The historic city of Innsbruck is nestled in between two Alpine mountain ranges. The Brenner Pass, an easily crossed path through the Alps, made the position of the town a strategic location. The importance of the valley eventually gave rise to the ultimate evolution of the city into a cultural and commercial hub.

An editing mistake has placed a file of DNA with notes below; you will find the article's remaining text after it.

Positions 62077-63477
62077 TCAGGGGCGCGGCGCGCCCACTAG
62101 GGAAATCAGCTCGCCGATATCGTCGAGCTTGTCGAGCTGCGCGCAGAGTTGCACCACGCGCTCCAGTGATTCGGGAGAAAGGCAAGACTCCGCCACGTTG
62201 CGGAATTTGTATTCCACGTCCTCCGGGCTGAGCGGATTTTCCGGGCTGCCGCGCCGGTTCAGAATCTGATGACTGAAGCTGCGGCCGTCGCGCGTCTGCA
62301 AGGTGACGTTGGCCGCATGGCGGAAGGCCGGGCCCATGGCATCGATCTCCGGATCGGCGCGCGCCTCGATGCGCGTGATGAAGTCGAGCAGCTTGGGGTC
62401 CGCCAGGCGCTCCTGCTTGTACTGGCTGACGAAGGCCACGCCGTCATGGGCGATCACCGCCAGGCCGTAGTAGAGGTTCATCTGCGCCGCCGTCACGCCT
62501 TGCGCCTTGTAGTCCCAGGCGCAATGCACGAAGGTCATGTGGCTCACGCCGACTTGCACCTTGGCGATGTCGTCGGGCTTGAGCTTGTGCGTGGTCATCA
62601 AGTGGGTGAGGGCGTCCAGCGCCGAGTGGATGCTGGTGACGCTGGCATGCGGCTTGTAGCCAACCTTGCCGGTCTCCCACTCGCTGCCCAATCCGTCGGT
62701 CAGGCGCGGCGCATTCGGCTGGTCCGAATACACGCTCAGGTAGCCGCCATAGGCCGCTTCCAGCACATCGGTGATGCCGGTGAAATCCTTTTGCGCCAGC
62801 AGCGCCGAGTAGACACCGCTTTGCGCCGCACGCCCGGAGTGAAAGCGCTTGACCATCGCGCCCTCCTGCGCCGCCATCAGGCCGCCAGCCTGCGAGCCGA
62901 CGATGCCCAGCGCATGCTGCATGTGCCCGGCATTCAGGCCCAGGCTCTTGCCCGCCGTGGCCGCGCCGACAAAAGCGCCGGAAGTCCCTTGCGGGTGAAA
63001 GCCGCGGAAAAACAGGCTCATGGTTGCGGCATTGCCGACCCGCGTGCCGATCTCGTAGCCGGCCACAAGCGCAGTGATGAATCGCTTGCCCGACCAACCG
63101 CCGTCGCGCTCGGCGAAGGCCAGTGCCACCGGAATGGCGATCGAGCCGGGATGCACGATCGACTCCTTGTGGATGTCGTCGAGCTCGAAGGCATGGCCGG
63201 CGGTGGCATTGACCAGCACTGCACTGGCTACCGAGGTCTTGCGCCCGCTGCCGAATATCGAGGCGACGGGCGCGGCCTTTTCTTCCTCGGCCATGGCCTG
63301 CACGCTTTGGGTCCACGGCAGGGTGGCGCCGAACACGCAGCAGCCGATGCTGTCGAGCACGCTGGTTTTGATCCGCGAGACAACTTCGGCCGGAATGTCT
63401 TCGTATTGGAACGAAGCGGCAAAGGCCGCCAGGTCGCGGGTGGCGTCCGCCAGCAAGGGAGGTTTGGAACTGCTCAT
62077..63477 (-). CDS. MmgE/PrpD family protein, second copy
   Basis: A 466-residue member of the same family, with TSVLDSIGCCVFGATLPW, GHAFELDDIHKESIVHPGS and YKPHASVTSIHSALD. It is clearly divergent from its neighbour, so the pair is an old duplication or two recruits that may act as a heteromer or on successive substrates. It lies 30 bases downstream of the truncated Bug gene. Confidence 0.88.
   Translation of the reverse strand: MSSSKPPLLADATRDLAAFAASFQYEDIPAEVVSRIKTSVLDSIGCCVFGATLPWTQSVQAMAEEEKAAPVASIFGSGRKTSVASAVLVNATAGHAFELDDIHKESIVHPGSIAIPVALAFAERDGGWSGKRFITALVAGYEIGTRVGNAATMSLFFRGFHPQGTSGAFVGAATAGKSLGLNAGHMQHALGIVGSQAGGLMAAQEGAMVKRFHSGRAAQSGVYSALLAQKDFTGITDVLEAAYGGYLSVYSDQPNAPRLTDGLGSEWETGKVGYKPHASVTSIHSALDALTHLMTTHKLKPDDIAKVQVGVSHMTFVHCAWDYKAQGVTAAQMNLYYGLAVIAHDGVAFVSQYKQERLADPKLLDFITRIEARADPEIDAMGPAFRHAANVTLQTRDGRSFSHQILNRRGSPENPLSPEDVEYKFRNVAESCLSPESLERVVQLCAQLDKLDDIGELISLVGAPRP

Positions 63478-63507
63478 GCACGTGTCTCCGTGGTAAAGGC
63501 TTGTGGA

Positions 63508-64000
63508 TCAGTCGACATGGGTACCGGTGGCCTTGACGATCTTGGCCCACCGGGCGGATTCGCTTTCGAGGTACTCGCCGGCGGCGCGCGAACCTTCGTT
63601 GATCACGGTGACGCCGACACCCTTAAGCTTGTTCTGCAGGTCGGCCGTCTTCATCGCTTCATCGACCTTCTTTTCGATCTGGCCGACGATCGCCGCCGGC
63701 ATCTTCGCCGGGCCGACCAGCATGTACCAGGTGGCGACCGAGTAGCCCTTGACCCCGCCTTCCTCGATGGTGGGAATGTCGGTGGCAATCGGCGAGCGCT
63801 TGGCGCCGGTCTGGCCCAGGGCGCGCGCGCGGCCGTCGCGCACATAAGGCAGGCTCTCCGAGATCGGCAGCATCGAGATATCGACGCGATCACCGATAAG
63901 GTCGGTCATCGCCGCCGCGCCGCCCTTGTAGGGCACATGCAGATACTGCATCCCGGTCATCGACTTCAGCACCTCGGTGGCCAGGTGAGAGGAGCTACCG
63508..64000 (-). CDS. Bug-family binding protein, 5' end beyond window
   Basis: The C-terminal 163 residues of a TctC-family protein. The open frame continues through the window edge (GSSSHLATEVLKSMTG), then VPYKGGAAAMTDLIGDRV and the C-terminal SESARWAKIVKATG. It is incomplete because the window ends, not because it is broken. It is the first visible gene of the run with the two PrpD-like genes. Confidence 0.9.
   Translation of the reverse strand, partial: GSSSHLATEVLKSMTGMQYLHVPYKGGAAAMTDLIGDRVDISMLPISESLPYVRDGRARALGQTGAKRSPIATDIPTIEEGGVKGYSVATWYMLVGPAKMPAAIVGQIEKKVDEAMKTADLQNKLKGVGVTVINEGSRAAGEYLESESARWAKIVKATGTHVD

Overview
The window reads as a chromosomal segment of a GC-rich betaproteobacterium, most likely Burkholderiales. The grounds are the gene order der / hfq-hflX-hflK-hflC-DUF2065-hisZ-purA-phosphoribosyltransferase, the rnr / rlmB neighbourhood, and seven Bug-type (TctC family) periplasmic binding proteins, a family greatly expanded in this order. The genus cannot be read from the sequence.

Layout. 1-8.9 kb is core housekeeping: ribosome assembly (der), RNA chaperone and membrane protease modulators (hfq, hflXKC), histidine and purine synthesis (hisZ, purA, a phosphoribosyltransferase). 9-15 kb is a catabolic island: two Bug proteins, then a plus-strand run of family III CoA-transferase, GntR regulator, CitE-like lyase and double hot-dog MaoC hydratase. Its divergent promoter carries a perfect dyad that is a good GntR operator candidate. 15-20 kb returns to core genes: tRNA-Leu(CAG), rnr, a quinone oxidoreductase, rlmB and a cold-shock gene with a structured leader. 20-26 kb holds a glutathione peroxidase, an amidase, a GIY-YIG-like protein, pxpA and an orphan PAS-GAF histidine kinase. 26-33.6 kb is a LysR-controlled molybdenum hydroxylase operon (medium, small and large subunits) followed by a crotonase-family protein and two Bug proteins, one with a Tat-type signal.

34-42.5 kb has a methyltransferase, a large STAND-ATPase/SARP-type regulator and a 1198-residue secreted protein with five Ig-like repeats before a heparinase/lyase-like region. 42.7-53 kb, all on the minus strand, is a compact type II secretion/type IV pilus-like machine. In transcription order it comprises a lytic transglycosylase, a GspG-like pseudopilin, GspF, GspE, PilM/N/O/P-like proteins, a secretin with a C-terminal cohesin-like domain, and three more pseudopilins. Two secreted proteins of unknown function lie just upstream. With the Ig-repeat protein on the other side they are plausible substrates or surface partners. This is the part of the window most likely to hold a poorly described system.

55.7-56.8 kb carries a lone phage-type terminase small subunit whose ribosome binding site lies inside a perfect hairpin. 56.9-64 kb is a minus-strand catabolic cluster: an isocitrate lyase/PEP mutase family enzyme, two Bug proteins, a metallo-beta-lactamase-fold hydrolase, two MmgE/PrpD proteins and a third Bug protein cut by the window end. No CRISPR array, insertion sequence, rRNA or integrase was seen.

The reign of the Hapsburgs, which began in 1363, ushered in a new age of glory for Innsbruck. Under the rule of the Hapsburgs, the city flourished. The era saw an increase in trade and mining. Emperor Maximilian I named Innsbruck as the capital of Tyrol, and took the already flourishing city and increased the prestige and power of the region. As a legacy, he left the golden roof. A shining architectural feature composed of thousands of copper tiles. Emperor Maximilian I also began construction on an elaborate tomb that would only be completed after his lifetime. The Hapsburg successors continued to add to the glorious reputation of Innsbruck by building architectural marvels. Such as Hofgarten, Ambras Gardens, the Arts and Wonder Chamber, the Arms Halls, the Jesuit church and Tyrol’s first opera house. Most of these structures remain as a monument to the reign of the Hapsburgs.